Schizophrenia

Schizophrenia is something I’ve never had to deal with, but my older brother Ryan does. He deals with it everyday. It is amazing when I think about it. Really amazing. My older brother has struggled with this illness since he was 7 years old. He has been hospitalized 5 times. Three of those times he was inpatient and the other two were outpatient. For those of you not familiar with exactly what that means, inpatient is when you stay at the hospital for as long as necessary. Could be days, weeks, or months. Outpatient is when you go throughout the day, and it’s like going to school almost, you do group and other stuff like that though. We saw him whenever possible, and to be honest, it was horrible. It sounds bad when I put it like that, but seeing him in the mental hospital was one of the most miserable experiences I’ve ever had. He sat there miserable, hating everything and everyone most of the time, especially me. I saw an empty shell of the brother I knew, like he was never really there. He refused to talk to me, threw me glares that showed only intense loathing for me. I’ll be honest when I say that it hurt, really hurt, to know that the brother who used to play with me, and try and cheer me up when I was down, had only one feeling towards me. Hatred, pure and simple. I was so hurt and angry, not really at him, more at myself than anyone, but that’s how I showed my pain. I lashed out at him, said things I could never mean and knew would not make a difference to him until later on when I saw what I really wanted him to feel, or I thought I did.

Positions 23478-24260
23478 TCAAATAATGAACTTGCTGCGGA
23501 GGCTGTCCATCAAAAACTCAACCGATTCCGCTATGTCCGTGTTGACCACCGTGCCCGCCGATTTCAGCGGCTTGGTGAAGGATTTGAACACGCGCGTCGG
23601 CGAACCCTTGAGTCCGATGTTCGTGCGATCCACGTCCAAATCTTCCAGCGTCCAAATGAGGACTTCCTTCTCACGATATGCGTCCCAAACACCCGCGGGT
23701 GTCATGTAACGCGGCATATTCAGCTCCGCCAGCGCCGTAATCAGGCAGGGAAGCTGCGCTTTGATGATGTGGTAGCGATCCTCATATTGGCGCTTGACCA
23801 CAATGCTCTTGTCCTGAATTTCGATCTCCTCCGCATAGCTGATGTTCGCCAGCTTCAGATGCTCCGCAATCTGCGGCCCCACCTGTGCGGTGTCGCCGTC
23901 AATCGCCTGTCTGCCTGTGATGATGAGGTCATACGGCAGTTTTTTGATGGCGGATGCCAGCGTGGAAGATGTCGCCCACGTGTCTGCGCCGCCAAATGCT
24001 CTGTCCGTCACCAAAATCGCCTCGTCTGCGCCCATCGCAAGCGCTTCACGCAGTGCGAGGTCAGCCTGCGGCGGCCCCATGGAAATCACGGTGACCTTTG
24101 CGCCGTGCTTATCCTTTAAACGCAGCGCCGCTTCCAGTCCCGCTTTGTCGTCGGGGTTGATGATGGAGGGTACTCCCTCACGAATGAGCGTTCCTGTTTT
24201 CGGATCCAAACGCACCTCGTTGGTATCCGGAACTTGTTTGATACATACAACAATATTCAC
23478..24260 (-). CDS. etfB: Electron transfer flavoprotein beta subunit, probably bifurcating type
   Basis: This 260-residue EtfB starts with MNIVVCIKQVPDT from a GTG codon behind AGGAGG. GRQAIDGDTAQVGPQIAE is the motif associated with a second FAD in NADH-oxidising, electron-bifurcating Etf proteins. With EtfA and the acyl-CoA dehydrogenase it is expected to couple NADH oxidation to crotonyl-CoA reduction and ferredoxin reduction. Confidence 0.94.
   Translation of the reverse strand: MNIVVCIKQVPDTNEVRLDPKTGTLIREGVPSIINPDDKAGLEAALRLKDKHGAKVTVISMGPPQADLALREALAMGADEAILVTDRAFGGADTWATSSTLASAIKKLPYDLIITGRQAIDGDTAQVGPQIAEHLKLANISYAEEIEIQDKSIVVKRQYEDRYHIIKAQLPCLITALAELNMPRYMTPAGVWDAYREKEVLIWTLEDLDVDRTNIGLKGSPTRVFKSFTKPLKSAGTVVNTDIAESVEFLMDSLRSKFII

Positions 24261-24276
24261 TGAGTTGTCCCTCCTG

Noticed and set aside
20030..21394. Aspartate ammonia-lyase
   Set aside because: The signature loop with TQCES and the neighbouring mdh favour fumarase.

I hear people talk about mental hospitals like it’s a joke. They say loony bin, and crazy asylums, and I get so angry with them for that. These people are human beings just like you, they are just struggling with stuff you couldn’t imagine dealing with. They wake up getting ready for the new fight today that no one sees. Every. Single. Day. They get up and face whatever comes their way, and that is one of the most courageous things I have ever witnessed. The mental hospitals my brother stayed at look just like hospital, just without as much medical equipment. Mental hospitals now don’t look like those scary places you see in horror movies.

Back to Ryan… It was at the age of 10 when things got really bad. I remember he was getting bullied pretty badly in 5th grade when he went to school for the first time. (He was homeschooled up till then, like I was.) One time he came home really angry, I saw him from the window. The moment he walked in, he lost it, I mean completely lost it. I never knew how badly Ryan had been bullied until that day. He started balling his eyes out when he walked in. Turns out some kids at school kicked the crap out of his bike. I remember very few times when I got that angry or felt that much hatred towards others at the age of 8. I wanted to punch someone for doing that to Ryan, like he hadn’t been through enough, but I doubt anyone would be scared of a small 8 year old girl. He has been bullied a couple times now, and every time he has, I want to punch that person, make them feel the same pain he is in, but that’s not the right way to deal with things.